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Everything posted by RSW

  1. Apologies to Mr. Brown - I read 40:32, but somehow missed the "footnote 1" text!
  2. Thanks for the reference. That clears everything up.
  3. I believe you 100%. I'm just wondering the *basis* for that statement. Can you share the RONR reference(s) and/or logic?
  4. Would your logic be that the point of *not* taking a count is to not be dilatory, but if you've already done it then the information is useful to record?
  5. If we're moving to suspend the rules, purely technically, is it possible to suspend the rules in such a way as to take a vote where the final count completely ignores write-in candidates? I'm guessing it's likely improper (or at the very least, a bad idea) - but wondering the grounds upon which that's the case. Barring bylaws or state laws to the contrary, of course, reading through section 25, I'm not seeing anything that just jumps out to me as to a reason.
  6. RONR 48:5(2)(a) provides: Does "a count has been ordered" solely mean when the assembly has ordered a count? Or does it apply to a count taken incidentally? For example, with many meetings happening online via Zoom it's very difficult to effectively do things like rising votes and such. So if a voice vote is questionable, or somebody calls "division!" I've seen situations where a chair will just conduct a Zoom poll. That poll, by its very nature, yields an exact count. Or in a particular in-person meeting, a chair may count for his own purposes *without* the assembly ordering
  7. In addition to what Mr. Katz indicated, it's worth noting that RONR generally isn't intended to prevent the majority (especially a supermajority) of a group from doing something they want to do - whether that's conducting routine business or writing (potentially ill-conceived) bylaws. Whether the things decided are stupid or not is immaterial. I saw an organization once that struck the sentence from their bylaws that incorporated RONR as their parliamentary authority, and didn't replace it with anything. That decision was, from my point of view, pretty stupid - but it's the organization's
  8. If you're balloting by mail, or in some other way where repeated votes are difficult, you could consider "ranked choice voting" - https://ballotpedia.org/Ranked-choice_voting_(RCV) Or if you're voting in person but people just won't budge on their votes, you could consider bylaws provisions to do something like drop the candidate with the lowest number of votes before re-balloting. That eventually whittles the field down to two.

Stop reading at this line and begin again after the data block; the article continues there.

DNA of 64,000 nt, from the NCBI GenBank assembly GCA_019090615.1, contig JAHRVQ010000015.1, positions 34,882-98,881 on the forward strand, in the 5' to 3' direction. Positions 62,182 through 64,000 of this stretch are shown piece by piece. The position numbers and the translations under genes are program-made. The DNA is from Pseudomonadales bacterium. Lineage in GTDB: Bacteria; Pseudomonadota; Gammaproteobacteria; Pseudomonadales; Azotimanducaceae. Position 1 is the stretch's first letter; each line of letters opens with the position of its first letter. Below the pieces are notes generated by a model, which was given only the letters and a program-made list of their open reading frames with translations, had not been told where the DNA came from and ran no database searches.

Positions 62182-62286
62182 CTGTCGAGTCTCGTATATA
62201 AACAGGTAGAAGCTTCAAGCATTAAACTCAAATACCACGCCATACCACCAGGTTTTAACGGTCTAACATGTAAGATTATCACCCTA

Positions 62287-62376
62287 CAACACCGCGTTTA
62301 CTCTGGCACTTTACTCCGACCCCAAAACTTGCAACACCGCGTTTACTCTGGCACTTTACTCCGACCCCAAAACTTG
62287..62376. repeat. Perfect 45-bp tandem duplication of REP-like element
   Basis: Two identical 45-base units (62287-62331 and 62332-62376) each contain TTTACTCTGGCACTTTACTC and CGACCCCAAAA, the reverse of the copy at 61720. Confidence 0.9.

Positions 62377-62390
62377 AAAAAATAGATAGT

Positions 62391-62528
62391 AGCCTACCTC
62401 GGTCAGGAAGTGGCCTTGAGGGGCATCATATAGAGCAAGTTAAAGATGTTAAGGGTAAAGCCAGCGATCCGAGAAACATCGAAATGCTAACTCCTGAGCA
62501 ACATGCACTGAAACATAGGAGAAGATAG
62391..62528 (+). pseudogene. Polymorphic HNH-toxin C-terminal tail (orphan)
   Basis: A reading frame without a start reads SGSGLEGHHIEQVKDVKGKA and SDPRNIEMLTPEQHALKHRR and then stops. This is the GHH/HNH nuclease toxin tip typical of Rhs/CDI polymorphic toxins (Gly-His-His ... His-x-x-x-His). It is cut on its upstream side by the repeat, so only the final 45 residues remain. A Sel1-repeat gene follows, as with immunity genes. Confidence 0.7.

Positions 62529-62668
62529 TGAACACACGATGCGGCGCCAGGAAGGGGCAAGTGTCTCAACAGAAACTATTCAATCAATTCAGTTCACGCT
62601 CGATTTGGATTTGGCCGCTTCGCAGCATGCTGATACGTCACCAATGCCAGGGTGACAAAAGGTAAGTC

9. This would get better attention as its own topic. That said, if the Board of Directors is holding a properly-called meeting, and the content of the things to be ratified are within the scope of its authority as a board, there's nothing that would prohibit them from ratifying a number of items as a block. Regarding motions, if there's no requirement they do something like permit others to speak to a motion, there's nothing to prevent them from introducing each motion and adopting it immediately by unanimous consent. RONR isn't designed to slow things down - it's designed to be
  10. And in the event of a point of order against (or agreement with) the president's interpretation of the bylaws, a bylaw amendment to clarify the language might be a Very Good Idea.
  11. Thanks for the confirmation. Regarding the second part, when I said: I was more going for the idea of "Candidate A doesn't just become 'elected' because he/she is unopposed". There are some groups that seem to have the idea that an unopposed candidate will automatically get elected.
  12. And if three opinionated parliamentarians at the meeting were differing about the proper way to get the original motion back on the table, but the rest of the assembly were (a) in agreement that the original motion needed to be reconsidered, and (b) tapping their feet and fidgeting uncomfortably, somebody could just propose a motion to suspend the rules in order to allow the reconsideration of the original (unamended) motion?
  13. If something is out of order to do "in gross" in a meeting, I'm not sure how putting it on a consent calendar would make it any more orderly. 51:48(b) in RONR 12th would seem to cover your exact situation (some "agreeable" amendments, one or more "contentious" ones). 51:48(c) covers the approval of *all* amendments in one fell swoop. Unless I'm missing a reference you're making
  14. Per RONR 45:32: So in the situation of a single candidate (Candidate A) and a bylaws-required ballot vote, let's say there are 100 ballots collected. This candidate is very unpopular, so these are broken down as: * Candidate A - 35 votes * Blank ballots - 25 votes * Donald Duck - 40 votes Per RONR, it would seem that the blank ballots get set off to the side, because they're blank. Obviously Donald Duck isn't an eligible candidate, and therefore can't be elected. It seems RONR is saying that we would subtract the blank ballots from the total (100), as there's no candidate